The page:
The Securities and Exchange Commission’s exam division flagged on Monday deficiencies the agency has seen in advisors that operate from numerous branch offices — including violations of the custody and compliance rules as well as in providing investment advice and in advertising.
In a Risk Alert, the agency’s Office of Compliance Inspections and Examinations states that it conducted a series of exams that focused on RIAs’ operating from numerous branch offices and with operations geographically dispersed from the advisor’s principal or main office, better known as the “Multi-Branch Initiative.”
OCIE observed that the branch office model “may pose certain risk factors that advisors should consider in designing and implementing their compliance programs and in supervising personnel and processes occurring in branch offices.”
The risks may be heightened “when the main and branch offices have different practices,” OCIE states.
For example, advisors that do not monitor, review and/or test their branch office activities “may not be aware that the compliance controls they have adopted are not effectively implemented or do not appropriately address the intended risks and conflicts in these remote locations,” the alert states.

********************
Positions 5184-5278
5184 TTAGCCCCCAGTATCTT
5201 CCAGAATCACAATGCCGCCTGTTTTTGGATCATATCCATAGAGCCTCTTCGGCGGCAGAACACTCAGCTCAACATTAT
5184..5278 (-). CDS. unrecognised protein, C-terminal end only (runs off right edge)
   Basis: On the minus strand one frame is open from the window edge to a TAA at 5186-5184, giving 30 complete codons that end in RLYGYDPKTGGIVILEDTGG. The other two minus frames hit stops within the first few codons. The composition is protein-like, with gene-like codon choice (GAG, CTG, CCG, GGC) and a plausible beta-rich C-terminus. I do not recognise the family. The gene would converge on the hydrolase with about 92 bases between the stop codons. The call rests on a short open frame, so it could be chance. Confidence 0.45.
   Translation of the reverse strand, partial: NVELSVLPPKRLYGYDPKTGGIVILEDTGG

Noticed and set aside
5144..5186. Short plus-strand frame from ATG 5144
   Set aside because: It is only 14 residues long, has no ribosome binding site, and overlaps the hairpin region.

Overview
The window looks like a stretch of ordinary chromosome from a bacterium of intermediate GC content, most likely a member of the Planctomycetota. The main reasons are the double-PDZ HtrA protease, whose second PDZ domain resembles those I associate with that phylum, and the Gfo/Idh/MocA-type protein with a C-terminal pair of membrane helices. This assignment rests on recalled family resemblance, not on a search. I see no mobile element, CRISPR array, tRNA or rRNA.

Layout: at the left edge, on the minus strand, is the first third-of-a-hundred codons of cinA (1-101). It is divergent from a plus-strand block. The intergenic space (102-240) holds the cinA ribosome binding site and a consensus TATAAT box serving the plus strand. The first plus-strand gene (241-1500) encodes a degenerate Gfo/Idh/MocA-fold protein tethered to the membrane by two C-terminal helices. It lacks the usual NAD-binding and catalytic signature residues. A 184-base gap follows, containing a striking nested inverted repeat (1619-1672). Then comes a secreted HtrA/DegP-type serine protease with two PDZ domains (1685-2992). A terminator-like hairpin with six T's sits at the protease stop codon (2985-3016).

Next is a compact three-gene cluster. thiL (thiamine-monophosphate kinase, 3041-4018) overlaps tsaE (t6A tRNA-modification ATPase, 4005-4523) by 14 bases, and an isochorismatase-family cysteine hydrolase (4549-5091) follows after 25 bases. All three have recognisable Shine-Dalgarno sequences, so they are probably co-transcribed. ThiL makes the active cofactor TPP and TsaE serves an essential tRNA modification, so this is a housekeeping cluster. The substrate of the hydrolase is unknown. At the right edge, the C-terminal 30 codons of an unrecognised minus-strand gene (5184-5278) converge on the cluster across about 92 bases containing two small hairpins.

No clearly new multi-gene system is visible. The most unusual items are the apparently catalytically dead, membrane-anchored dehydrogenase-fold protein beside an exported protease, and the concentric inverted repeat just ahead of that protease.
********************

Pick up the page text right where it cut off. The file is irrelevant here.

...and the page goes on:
OCIE states that the vast majority of the examined advisors were cited for at least one deficiency related to the Compliance Rule.
In particular, the staff observed that more than half of these advisors had compliance policies and procedures that were:
- inaccurate because they included outdated information, such as references to entities no longer in existence and personnel that had changed roles and responsibilities;
- not applied consistently in all branch offices;
- inadequately implemented because, among other things, the compliance department did not receive records called for in the policies and procedures; or
- not enforced.
Other deficiencies involved advertising, both generally and specifically regarding the materials prepared by supervised persons located in branch offices and/or supervised persons operating under a name different than the primary name of the advisor (also known as “doing business as” or “DBAs”).
Examples of problematic ads included:
- performance presentations that omitted material disclosures;
- superlatives or unsupported claims;
- professional experience and/or credentials of supervised persons or the advisory firm that were falsely stated; and
- third-party rankings or awards that omitted material facts regarding these accolades.
— Check out FINRA Sets Sights on Registered Index-Linked Annuities on ThinkAdvisor.